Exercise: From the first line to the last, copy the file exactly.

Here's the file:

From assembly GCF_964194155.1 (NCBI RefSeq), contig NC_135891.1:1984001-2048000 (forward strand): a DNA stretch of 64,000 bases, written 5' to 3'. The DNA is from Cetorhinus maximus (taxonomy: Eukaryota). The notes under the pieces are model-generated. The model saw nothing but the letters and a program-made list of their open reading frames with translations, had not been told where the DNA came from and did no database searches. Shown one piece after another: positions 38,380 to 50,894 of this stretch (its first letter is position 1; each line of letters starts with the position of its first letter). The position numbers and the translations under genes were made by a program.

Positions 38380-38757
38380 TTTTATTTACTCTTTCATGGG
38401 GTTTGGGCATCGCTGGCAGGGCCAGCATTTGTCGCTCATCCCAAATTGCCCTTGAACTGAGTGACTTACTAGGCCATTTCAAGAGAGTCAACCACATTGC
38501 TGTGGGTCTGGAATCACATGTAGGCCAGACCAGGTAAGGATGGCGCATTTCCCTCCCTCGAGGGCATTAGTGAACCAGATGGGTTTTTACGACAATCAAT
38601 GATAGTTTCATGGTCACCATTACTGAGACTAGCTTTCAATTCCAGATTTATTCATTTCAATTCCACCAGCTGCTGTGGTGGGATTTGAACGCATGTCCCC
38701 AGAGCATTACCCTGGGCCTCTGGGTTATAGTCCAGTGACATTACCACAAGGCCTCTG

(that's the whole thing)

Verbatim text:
From assembly GCF_964194155.1 (NCBI RefSeq), contig NC_135891.1:1984001-2048000 (forward strand): a DNA stretch of 64,000 bases, written 5' to 3'. The DNA is from Cetorhinus maximus (taxonomy: Eukaryota). The notes under the pieces are model-generated. The model saw nothing but the letters and a program-made list of their open reading frames with translations, had not been told where the DNA came from and did no database searches. Shown one piece after another: positions 38,380 to 50,894 of this stretch (its first letter is position 1; each line of letters starts with the position of its first letter). The position numbers and the translations under genes were made by a program.

Positions 38380-38757
38380 TTTTATTTACTCTTTCATGGG
38401 GTTTGGGCATCGCTGGCAGGGCCAGCATTTGTCGCTCATCCCAAATTGCCCTTGAACTGAGTGACTTACTAGGCCATTTCAAGAGAGTCAACCACATTGC
38501 TGTGGGTCTGGAATCACATGTAGGCCAGACCAGGTAAGGATGGCGCATTTCCCTCCCTCGAGGGCATTAGTGAACCAGATGGGTTTTTACGACAATCAAT
38601 GATAGTTTCATGGTCACCATTACTGAGACTAGCTTTCAATTCCAGATTTATTCATTTCAATTCCACCAGCTGCTGTGGTGGGATTTGAACGCATGTCCCC
38701 AGAGCATTACCCTGGGCCTCTGGGTTATAGTCCAGTGACATTACCACAAGGCCTCTG